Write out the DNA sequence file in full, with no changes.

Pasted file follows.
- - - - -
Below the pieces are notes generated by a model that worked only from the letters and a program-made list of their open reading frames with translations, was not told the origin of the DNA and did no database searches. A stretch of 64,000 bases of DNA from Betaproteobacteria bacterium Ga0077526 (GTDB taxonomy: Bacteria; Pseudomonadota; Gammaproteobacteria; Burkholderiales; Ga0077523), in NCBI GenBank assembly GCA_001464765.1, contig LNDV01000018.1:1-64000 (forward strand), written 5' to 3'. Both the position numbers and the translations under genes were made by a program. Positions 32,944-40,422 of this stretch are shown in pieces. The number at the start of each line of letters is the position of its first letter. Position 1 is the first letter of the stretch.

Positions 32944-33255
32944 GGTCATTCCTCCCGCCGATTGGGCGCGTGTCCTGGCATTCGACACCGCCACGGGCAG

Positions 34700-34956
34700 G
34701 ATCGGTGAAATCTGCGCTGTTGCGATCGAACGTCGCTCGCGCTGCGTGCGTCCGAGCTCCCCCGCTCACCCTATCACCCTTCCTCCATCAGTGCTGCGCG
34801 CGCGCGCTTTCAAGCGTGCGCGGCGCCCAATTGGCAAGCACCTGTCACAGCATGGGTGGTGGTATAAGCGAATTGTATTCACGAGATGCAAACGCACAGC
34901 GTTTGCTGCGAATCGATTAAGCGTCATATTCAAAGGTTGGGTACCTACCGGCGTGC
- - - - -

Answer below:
Below the pieces are notes generated by a model that worked only from the letters and a program-made list of their open reading frames with translations, was not told the origin of the DNA and did no database searches. A stretch of 64,000 bases of DNA from Betaproteobacteria bacterium Ga0077526 (GTDB taxonomy: Bacteria; Pseudomonadota; Gammaproteobacteria; Burkholderiales; Ga0077523), in NCBI GenBank assembly GCA_001464765.1, contig LNDV01000018.1:1-64000 (forward strand), written 5' to 3'. Both the position numbers and the translations under genes were made by a program. Positions 32,944-40,422 of this stretch are shown in pieces. The number at the start of each line of letters is the position of its first letter. Position 1 is the first letter of the stretch.

Positions 32944-33255
32944 GGTCATTCCTCCCGCCGATTGGGCGCGTGTCCTGGCATTCGACACCGCCACGGGCAG

Positions 34700-34956
34700 G
34701 ATCGGTGAAATCTGCGCTGTTGCGATCGAACGTCGCTCGCGCTGCGTGCGTCCGAGCTCCCCCGCTCACCCTATCACCCTTCCTCCATCAGTGCTGCGCG
34801 CGCGCGCTTTCAAGCGTGCGCGGCGCCCAATTGGCAAGCACCTGTCACAGCATGGGTGGTGGTATAAGCGAATTGTATTCACGAGATGCAAACGCACAGC
34901 GTTTGCTGCGAATCGATTAAGCGTCATATTCAAAGGTTGGGTACCTACCGGCGTGC